Billy Sunday's tabernacle in 1926 at the southeast corner of Bellevue and Middle streets in Cape Girardeau.
Feb. 27, 1926 Southeast Missourian
Tabernacle Ready for Meeting
Comfort and Safety Emphasized
The Sunday tabernacle, which for the next few weeks will be the mecca for thousands of Cape Girardeans and Southeast Missourians, although necessarily rough and temporary construction, has been designed for comfort as far as is possible. While not an imposing structure, it is built to provide the most room, and give the most service.
Safety has been stressed in the construction of the big building and there are a number of exits from it, practically one from each section of seats. No person will be more than 40 feet from any exit. In addition to this, the boards on the outside wall have been nailed so that a strong blow would knock them off, making possible for a few men to open an exit within a few seconds if need be.
Six furnaces will heat the building during the revival. These have been going for several days warming up the big building for opening day. The furnaces have been located so as to give the maximum amount of heat.
For protection against fire, several hundred feet of fire hose, already connected to a hydrant, are ready for use on an instant's notice and have been placed in a convenient place, and may be operated by any one.
Entering the tabernacle the visitor is impressed with the vast size of the structure. Row upon row of seats extend along the entire length of the building, while in the front, which is the south end of the building, there is a big tier of seats, which the choir will occupy. It is in front of chorus seats that there is a platform, about 12 feet square, which the evangelist will occupy. It is elevated two feet higher than the remainder of the platform, but is unadorned or decorated except for a small pulpit. Over this platform hangs a big awkward looking arrangement of boards, the amplifier which makes it possible for a person in the remotest section of the building to hear distinctly.
Several departments have been created at the tabernacle for various features of the meeting. There will be a hospital room where cases of fainting and illness will be treated. There will be a "lost and found department." This may be a busy room, for every article that is reported found in the building will be taken there to await identification by the owner.
Another room has been set aside as the "library" or book room where the song books which will be used in the meeting will be on sale. These books together with others containing the life history and some of the sermons of the evangelist will be on sale at this booth every meeting, except those on Sunday.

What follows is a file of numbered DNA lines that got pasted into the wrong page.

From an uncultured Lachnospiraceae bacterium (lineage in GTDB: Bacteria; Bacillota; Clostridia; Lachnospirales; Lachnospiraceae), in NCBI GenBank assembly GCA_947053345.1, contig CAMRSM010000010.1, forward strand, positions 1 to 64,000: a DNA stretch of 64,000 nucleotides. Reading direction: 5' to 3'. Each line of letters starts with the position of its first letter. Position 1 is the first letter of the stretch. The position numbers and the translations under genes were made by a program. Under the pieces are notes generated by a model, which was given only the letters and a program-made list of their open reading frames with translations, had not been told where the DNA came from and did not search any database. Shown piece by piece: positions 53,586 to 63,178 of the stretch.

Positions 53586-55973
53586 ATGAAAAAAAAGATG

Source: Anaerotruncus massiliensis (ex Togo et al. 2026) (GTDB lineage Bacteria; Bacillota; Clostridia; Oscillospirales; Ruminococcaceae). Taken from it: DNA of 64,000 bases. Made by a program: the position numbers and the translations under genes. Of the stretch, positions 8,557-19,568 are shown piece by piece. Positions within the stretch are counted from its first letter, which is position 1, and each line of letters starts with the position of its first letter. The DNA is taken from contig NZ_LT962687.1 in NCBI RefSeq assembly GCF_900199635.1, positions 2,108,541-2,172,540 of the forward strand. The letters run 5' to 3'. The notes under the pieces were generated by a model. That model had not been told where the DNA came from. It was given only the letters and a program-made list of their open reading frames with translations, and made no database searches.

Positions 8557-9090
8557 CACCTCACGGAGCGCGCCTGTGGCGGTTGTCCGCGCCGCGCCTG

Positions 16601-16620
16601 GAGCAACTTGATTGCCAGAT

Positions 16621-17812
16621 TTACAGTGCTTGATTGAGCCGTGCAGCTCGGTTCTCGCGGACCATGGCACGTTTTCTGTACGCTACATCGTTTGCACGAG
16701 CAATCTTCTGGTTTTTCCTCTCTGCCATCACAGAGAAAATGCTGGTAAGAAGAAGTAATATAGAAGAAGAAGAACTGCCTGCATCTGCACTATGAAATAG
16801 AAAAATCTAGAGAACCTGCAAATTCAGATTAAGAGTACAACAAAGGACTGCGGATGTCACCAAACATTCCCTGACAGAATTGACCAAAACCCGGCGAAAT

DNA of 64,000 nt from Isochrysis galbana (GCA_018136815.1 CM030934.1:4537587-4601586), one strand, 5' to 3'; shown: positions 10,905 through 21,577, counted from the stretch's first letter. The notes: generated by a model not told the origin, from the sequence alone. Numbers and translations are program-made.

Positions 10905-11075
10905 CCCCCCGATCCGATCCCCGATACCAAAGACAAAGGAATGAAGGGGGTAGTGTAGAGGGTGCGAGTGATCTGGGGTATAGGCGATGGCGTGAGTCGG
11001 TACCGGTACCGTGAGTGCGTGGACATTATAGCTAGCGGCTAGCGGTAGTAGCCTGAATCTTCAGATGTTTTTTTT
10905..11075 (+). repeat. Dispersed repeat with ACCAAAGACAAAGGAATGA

Origin of term "Sawdust Trail"
Cape Girardeans, who within the next few weeks will hear much of the term "sawdust trail" made famous by the evangelist Billy Sunday, will be interested in knowing that it originated in the west, where a path or road is called a trail.
There a trail in the usual instance leads to life or home. For the hunter or lumberman lost in the woods the trail is his salvation.
So when Sunday adopted the policy of having tabernacles without floors so that sound would be minimized, and sawdust was placed over the ground for the comfort of the people, the term "sawdust trail" a "road to life" a "road to home" came into use. Today it is an accepted term.
From "Lost and Saved" by Terri Foley:
Billy Sunday felt that revivals held in tents were dangerous. Six thousand dollars was raised to build the tabernacle, which could hold up to 5,000 people. Sunday preached to approximately 250,000 people in the five-week period. His last day to preach was on Easter. He did four sermons that day with a total of 20,000 inside the tabernacle and 2,000 outside. Sunday was born in Iowa, and his father died prior to his birth. His mother tried to raise Sunday and his brother, but later they were placed in the Soldiers Orphanage Home. When he was 14, he left the orphanage and worked as a stable hand for Col. John Scott, governor of Iowa. While playing baseball one day, he was discovered by the Chicago White Stockings and would later play for the major leagues, until 1890. While recuperating from an injury, Sunday began to preach, and he became known as the baseball evangelist. He returned to Cape Girardeau in 1933 and died in 1935. The tabernacle later was taken apart and the wood recycled to build the first Houck Stadium.